Dr. Haffizulla: Dr. Shih, you’ve done such amazing work in the opioid addiction area. In fact, you’ve been a pioneer in the management of opioid addiction among cancer patients. What are some of the standard tools available to manage addiction in this patient population?
Dr. Shih: It’s complex, and actually, within cancer patients, there’s sort of three risk groups when you think about opioid addiction. There’s those patients who people think of immediately who actually have an opioid addiction and now suddenly they’re dealt with this diagnosis of cancer, cancer pain, maybe pain related to treatment such as surgery, how do we manage that? I would say there’s no easy answer. It’s complex. It requires a lot of time, perseverance, and the whole army, the village, so it’s not the physician alone, it’s the nurses, the nurse practitioners, the mid-level providers, the social worker, therapist, addiction medicine if you have that as a resource, otherwise psychiatry, the family as well, so it’s a lot of perseverance and working together, communication, coaxing, and a team effort. So of the three categories of cancer patients, the first are those people who are actually affected with addiction.
The second are people who are actually in recovery, so they actually have an opioid use disorder but now they’re doing great, they’re back in society. They’re either on medication replacement, or they’re completely abstinent. These patients are at high risk of relapse when they come back for cancer care and cancer treatment, and they require a lot of assistance as well,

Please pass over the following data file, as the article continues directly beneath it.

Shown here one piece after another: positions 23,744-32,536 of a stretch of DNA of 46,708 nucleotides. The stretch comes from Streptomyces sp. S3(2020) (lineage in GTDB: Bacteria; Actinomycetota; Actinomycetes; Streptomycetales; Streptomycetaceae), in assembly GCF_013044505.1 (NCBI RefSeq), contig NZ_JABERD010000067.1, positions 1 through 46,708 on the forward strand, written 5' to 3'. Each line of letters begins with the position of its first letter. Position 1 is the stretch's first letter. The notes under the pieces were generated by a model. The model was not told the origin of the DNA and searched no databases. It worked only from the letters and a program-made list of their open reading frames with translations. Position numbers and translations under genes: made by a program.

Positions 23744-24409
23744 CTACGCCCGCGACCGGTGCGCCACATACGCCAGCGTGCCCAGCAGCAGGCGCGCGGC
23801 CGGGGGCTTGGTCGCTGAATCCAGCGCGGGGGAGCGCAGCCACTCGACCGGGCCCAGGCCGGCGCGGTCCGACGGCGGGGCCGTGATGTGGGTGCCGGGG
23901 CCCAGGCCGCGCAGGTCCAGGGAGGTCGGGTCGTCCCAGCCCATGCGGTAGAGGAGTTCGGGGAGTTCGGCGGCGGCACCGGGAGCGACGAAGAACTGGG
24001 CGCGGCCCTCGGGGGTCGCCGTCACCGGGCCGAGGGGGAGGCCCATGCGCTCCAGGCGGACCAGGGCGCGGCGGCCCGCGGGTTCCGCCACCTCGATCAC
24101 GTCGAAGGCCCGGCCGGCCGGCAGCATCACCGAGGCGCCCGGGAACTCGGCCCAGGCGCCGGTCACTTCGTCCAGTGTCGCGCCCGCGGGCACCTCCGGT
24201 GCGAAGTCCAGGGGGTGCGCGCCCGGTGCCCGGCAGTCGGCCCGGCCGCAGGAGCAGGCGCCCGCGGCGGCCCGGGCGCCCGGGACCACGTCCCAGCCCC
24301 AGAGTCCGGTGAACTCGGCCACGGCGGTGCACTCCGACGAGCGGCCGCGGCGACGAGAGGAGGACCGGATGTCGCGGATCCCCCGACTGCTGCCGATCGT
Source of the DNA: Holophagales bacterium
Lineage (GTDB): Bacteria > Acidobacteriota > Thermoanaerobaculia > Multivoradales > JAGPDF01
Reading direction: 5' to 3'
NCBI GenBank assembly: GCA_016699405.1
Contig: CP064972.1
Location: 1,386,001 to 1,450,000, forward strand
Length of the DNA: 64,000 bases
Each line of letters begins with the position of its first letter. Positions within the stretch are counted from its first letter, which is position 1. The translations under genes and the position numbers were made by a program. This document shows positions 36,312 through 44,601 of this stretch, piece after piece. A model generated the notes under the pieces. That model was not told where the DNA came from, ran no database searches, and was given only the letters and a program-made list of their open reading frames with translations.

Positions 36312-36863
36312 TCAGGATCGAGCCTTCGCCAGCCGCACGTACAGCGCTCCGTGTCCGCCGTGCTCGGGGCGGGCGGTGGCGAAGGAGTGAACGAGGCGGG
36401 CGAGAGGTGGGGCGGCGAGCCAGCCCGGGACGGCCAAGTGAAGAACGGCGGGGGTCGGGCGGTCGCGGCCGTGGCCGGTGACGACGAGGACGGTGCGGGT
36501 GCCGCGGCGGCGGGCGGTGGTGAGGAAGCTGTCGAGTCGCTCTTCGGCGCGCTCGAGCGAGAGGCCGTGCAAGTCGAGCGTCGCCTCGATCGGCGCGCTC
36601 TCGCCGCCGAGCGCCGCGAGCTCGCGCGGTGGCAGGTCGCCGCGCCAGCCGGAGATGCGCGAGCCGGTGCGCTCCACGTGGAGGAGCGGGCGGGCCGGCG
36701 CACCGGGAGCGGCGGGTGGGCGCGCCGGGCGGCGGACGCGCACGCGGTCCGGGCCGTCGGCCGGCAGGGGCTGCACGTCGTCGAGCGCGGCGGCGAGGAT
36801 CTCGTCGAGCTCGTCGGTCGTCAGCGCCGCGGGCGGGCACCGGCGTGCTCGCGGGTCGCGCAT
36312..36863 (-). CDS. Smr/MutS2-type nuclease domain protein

In addition to the standard treatments as mentioned for the actual active person with an opioid use disorder, another resource where actually both categories are recovery coaches.These are people who are also with a history of substance use disorder, now in recovery and are actually trained...sort of like in between with the medical professionals can really help guide patients who are either active or in past addiction to work with the medical team best.
And then the third category are just regular people who we know have varying degrees of risk of becoming addicted to opiates when they’re exposed to opiates as part of cancer care.
And so there’s something called the Opioid Risk Tool, which can be conducted. It’s a 1-minute survey that’s very easily done that is actually recommended to be done on all patients, new cancer patients. There are questions on the family history of personal drug and alcohol use, personal alcohol and drug use, but also things like gender and age, but also a little bit more sensitive things, such as like past child abuse or sexual abuse.
So even though it’s a 1-minute survey, there are sensitive questions. It really requires a lot of respect, sensitivity, compassion in conducting these surveys, and then we can direct the patient based on whether a low risk, just give them some information, let them know about the risk of opiates, intermediate risk, or high risk and direct a little bit more directed preventive care or support for these patients.
I think one other thing that’s really important in all patients is the risk that even if a cancer patient has a low risk and they have no intention of abusing medications, those medications when you take that prescription bottle home, someone else at home can take it, either purposely or not purposely, and so that’s a diversion of medication can happen. So I think education on that scale is always important as well.